Genesis 1:16 is often cited as the point when God brought the heavenly bodies into existence because most English readers import the sense of "create" into the Hebrew word asah translated "made."
Look very carefully at days 1-3, and we see that sunlight was part of those days too.
But the lights in the sky did not become visible for signs and seasons until Day 4.
That was when the darkness of Job 38:9 was finally diffused enough to allow a [theoretical] earthbound observer to actually see the light sources rather than indirectly register refracted light through thick,
Also, please note that Day 1 starts in verse 3 with the divine fiat: "And God said...."
Most believers who have looked into the topic agree that each of the six creative-work days of the Genesis 1 record end with the same phrase. The pattern is obvious.
“there was evening and there was morning, day one.” [verse 5]
“there was evening and there was morning, day two.” [verse 8]
“there was evening and there was morning, day three.” [verse 13]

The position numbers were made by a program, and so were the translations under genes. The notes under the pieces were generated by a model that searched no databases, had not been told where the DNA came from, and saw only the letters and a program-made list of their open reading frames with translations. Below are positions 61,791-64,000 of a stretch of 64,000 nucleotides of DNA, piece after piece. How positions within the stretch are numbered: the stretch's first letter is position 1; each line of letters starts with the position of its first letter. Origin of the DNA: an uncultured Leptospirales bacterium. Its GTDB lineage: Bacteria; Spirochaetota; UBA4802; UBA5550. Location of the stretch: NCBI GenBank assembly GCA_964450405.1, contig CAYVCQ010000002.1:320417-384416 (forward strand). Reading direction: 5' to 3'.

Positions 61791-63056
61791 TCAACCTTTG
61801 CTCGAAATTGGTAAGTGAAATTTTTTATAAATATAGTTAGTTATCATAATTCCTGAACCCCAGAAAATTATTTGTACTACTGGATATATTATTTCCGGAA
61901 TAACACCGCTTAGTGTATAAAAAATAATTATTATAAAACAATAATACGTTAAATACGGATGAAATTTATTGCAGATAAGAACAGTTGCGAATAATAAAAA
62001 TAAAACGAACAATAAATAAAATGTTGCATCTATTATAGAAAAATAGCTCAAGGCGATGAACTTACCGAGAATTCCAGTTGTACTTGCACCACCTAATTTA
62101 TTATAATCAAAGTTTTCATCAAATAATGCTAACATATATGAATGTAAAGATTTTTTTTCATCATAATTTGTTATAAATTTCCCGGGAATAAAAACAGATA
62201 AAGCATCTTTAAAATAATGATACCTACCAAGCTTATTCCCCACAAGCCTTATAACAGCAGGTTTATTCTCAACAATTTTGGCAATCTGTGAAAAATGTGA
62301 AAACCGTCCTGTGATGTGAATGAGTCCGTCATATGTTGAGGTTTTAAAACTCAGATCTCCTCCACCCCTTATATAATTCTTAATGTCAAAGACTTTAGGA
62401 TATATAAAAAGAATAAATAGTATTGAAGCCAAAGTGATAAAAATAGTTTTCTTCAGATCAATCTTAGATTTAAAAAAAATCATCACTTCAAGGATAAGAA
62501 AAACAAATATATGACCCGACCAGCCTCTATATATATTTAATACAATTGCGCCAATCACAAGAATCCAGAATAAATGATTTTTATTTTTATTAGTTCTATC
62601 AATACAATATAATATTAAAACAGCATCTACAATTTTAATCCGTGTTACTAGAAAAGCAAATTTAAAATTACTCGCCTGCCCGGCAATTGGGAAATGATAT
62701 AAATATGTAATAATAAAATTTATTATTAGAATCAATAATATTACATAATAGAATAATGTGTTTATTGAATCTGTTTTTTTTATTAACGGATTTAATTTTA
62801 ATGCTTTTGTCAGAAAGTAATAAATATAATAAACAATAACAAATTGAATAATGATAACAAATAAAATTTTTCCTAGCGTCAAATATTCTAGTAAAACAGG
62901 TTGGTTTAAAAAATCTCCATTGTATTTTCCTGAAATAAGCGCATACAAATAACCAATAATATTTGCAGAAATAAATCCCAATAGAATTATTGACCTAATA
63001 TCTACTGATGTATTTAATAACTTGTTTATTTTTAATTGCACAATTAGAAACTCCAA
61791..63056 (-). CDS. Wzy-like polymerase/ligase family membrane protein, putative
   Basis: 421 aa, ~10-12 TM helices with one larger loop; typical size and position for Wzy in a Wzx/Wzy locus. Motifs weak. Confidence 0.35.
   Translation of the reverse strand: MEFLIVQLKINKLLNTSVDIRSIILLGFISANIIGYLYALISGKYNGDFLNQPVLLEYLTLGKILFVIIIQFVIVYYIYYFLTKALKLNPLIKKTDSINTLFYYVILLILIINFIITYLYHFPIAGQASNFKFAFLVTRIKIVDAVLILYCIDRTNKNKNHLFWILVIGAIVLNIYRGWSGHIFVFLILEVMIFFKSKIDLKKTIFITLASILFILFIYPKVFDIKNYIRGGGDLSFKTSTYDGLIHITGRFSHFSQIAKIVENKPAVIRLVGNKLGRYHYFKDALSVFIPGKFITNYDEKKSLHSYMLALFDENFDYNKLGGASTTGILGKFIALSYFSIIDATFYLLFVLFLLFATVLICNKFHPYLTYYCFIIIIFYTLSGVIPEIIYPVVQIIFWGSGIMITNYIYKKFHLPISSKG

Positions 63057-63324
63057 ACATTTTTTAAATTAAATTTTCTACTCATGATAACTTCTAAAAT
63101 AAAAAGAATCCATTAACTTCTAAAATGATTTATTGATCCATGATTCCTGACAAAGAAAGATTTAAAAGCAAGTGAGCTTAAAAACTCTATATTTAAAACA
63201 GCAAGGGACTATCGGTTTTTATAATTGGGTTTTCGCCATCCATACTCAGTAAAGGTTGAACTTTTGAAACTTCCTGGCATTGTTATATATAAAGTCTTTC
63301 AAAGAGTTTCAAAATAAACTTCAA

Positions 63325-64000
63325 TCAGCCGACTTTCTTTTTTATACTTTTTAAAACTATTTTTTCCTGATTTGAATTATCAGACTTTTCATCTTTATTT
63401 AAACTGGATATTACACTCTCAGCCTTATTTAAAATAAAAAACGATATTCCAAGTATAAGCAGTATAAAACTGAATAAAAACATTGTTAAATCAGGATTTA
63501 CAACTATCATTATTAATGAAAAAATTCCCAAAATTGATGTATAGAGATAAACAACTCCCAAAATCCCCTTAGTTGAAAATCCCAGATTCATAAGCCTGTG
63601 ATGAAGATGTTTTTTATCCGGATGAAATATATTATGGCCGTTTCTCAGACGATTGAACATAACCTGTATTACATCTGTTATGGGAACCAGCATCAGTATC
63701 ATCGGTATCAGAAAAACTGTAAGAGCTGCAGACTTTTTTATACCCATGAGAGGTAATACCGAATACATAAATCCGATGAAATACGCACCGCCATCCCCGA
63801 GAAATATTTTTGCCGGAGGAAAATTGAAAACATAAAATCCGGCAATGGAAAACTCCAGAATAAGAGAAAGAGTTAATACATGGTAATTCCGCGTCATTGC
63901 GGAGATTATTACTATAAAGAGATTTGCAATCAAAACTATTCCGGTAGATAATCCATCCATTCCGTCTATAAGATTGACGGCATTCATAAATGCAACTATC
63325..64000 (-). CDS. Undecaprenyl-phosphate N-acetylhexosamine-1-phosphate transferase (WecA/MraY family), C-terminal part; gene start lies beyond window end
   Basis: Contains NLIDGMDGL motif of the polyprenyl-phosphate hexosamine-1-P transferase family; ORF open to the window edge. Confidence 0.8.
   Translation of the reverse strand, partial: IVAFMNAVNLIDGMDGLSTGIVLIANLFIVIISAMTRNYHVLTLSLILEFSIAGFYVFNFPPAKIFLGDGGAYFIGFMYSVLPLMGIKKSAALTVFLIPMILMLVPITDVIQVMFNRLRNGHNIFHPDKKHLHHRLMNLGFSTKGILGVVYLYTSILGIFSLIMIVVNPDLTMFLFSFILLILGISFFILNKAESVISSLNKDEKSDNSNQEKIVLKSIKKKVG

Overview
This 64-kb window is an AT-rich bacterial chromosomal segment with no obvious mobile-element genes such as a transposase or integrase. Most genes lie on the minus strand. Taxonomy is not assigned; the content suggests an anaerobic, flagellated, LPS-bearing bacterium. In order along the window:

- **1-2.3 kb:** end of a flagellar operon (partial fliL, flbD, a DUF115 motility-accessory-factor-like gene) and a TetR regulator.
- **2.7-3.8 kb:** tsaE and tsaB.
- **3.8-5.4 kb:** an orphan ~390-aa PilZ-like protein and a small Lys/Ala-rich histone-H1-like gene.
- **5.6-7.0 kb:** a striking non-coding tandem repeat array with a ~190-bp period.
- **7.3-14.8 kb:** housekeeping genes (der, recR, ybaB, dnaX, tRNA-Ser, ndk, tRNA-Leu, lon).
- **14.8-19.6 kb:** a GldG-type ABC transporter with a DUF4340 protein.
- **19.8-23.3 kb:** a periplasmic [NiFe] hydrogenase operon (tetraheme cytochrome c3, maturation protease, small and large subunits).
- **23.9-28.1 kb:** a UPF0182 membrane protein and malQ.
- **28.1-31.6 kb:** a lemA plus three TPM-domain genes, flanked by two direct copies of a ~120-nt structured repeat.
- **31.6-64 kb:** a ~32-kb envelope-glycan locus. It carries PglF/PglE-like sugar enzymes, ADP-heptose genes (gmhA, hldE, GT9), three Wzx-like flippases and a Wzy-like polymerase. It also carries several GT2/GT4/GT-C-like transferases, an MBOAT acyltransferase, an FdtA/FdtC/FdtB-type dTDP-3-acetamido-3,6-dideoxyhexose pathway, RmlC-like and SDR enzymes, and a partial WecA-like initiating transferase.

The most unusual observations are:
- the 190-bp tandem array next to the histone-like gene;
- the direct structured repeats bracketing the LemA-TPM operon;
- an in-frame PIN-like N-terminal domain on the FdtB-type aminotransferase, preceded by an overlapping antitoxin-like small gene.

“there was evening and there was morning, day four.” [verse 19]
“there was evening and there was morning, day five.” [verse 23]
“there was evening and there was morning, day six.” [verse 31]
Do you know anyone who seriously disputes the validity of this pattern? Well, that’s how each of the six creative work days end. How about how the days start? Let’s reverse map this.
If day five ends in verse 23, let’s see how verse 24 starts the sixth day. Verse 24 reads: “And God said….”
If day four ends in verse 19, let’s see how verse 20 starts the fifth day. Verse 20 says: “And God said….”
If day three ends in verse 13, let’s see how verse 14 starts the fourth day. Verse 14 reads: “And God said….”
If day two ends in verse 8, let’s see how verse 9 starts the third day. Verse 9 says: “And God said….”
If day one ends in verse 5, let’s see how verse 6 starts the second day. Verse 6 reads: “And God said….”
So where do we see the start of the first day? Should we look for the phrase “And God said…” to see if it might just mark the start of the first day? Or should we cling to a status quo tradition because it’s what we are familiar and comfortable with?
Certain men want you to believe that the first day started with: “In the beginning….” My suggestion is that you read the text for yourself, and see if you can find the phrase “And God said…” somewhere after “In the beginning…” but before the end of the first day in verse 5.